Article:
Atahualpa made them wait anxiously for a week, making display of his army strength by spreading his warriors in vast number over the hill side in the valley. Atahualpa sent an envoy to invite the oncoming visitors, Pizzaro and his men, to visit Sapa. Pizzaro welcomed the ambassador giving him a shirt and a goblet of Venetian glass. He talked about peace and friendship. He himself stayed housed in the fortress in the valley of Cajarmarca and dispatched Hernando De Soto with his group of horsemen to pay his respect to Atahualpa. Though frightened in heart, he knew from the experience of his brother Hernando Cortes in Mexico, that Incas were noble and simple minded and perhaps he can trick Incas also easily. He only had to make them feel that the Spanish were stronger and of equal status if not superior.

Besides, the Spanish had weapons and gun powder and their horses were far stronger than the llamas of the Incas. The blast of gun powder was enough to make the Incas run for their life.

The envoy rode to the Royal Residence near Hot Springs, flanked by the silent rows of Inca Army. Atahualpa was sitting on a golden stool with all his majesty in the world, surrounded by all his warriors and many of his chiefs. Feigning not to have notice the spectacle, de Soto charged chin up straight forward to Atahualpa’s throne, without alighting from his horse, bringing it so close to Sapa, that the beast’s breath stirred the tassels of his crown and the froth from its mouth dripped on his tunic. Though surprised and angered by this arrogant behavior, Sapa sat immobile and did not cower. Nor did his men showed any sign of apprehension or disgust on their faces.

Through his interpreter, Sapa reprimanded De Soto and Pizzaro for robbing his store house and for treating several of his chiefs badly. De Soto boasted that it were Inca men who behaved like women when fought with. He also added that their one horse is as valuable as entire land and they did not need Inca’s wealth. In fact, they could use their military acumen for Sapa’s benefit. He then politely invited Sapa to visit Pizzaro for discussing the strategy.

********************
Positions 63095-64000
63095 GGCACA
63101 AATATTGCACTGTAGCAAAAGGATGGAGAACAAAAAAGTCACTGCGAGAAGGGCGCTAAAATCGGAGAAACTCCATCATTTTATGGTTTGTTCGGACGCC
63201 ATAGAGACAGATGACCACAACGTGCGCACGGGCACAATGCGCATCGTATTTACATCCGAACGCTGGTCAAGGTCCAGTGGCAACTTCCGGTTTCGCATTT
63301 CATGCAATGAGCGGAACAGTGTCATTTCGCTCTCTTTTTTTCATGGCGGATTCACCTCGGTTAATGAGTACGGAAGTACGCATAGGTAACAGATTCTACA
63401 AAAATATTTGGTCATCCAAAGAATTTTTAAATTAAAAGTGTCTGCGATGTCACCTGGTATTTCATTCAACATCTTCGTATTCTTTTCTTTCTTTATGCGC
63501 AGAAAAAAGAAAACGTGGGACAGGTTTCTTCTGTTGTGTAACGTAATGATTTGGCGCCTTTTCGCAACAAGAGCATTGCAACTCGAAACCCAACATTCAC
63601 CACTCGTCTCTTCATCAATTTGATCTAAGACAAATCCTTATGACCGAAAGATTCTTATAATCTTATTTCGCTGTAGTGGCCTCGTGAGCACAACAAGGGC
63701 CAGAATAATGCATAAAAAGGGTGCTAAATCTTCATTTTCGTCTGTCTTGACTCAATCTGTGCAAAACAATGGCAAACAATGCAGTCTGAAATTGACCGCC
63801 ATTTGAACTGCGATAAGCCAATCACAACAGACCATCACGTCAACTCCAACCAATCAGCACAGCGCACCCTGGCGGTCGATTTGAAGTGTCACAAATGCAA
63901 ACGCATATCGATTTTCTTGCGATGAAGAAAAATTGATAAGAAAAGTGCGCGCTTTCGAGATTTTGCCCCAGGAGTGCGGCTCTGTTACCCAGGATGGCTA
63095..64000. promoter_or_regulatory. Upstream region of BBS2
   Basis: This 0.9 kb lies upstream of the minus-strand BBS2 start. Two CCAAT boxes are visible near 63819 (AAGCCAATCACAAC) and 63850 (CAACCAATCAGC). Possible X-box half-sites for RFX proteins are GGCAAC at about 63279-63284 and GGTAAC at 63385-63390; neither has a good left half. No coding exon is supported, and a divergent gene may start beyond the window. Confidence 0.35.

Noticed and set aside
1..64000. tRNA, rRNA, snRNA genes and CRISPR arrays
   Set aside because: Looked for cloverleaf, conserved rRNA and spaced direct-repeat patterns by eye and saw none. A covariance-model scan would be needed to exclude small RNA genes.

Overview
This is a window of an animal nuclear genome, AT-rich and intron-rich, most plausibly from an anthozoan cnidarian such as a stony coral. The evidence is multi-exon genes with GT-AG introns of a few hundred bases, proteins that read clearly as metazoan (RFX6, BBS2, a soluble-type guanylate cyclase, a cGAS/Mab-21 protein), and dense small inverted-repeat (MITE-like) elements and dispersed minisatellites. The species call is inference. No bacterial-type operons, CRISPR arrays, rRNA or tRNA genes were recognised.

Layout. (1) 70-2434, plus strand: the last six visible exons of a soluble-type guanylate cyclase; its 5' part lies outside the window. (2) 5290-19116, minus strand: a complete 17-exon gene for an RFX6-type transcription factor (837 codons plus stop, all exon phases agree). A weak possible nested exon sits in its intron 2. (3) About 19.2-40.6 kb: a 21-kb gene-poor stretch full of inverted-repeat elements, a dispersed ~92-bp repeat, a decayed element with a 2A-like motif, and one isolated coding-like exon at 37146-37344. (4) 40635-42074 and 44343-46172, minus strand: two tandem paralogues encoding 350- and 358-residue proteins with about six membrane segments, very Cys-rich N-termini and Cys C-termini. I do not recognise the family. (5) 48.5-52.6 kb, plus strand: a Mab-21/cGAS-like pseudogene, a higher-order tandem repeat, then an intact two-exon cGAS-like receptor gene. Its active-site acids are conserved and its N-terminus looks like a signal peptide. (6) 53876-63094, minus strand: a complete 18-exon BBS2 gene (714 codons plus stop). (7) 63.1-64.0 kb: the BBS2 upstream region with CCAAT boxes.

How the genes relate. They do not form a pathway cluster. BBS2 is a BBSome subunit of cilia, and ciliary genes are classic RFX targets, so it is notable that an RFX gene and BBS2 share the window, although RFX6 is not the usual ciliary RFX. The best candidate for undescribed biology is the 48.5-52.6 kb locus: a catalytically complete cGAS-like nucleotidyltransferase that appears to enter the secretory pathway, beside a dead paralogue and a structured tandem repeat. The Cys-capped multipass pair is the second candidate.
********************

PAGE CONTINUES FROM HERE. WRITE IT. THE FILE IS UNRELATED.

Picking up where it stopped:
Sapa believed in the friendly invitation and thought he should not lose this chance to impress Pizzaro by his grandeur. But he made mistake in promising to meet Pizzaro at Cajarmarca, the next day. He was dreaming that with Pizzaro’s help he will be officially crowned as Inca’s Sapa.

PIZZARO was of humble birth with no military experience. He solely relied on his verbal strength to create an atmosphere to gain Sapa’s favor and get acquisition of part of Inca land which he will govern as a Governor (as promised by the Spanish Emperor). He had benefitted by years of studying the strengths and weaknesses of the Indians, during the years he lived amongst them and also from the account of his cousin Hernando Cortes about how he wrecked the Aztec Empire by kidnapping the Emperor Montezuma and exploiting the love and loyalty of his subject in acquiring the entire wealth of Mexico.

Atahualpa did not walk blindly into Pizzaro’s camp. His military strategy was that his General Rumifiari would command 5,000 soldiers to seal off the road north to Cajamarca, to take Pizzaro and his men alive, in case they try to escape and later sacrifice them to Sun God. He also planned to keep their valuable horses and breed them for future use.

The Spaniards had a long anxious wait the next day. They stationed themselves within the building and left the courtyard vacant. Atahualpa came late in the evening so that Pizzaro’s men and horses found the path difficult to see and also fail to aim correctly after the sunset.

Only the robed Friar, Dominican was waiting in the empty square to witness the approaching grand parade witch Atahualpa was so keen on them to witness.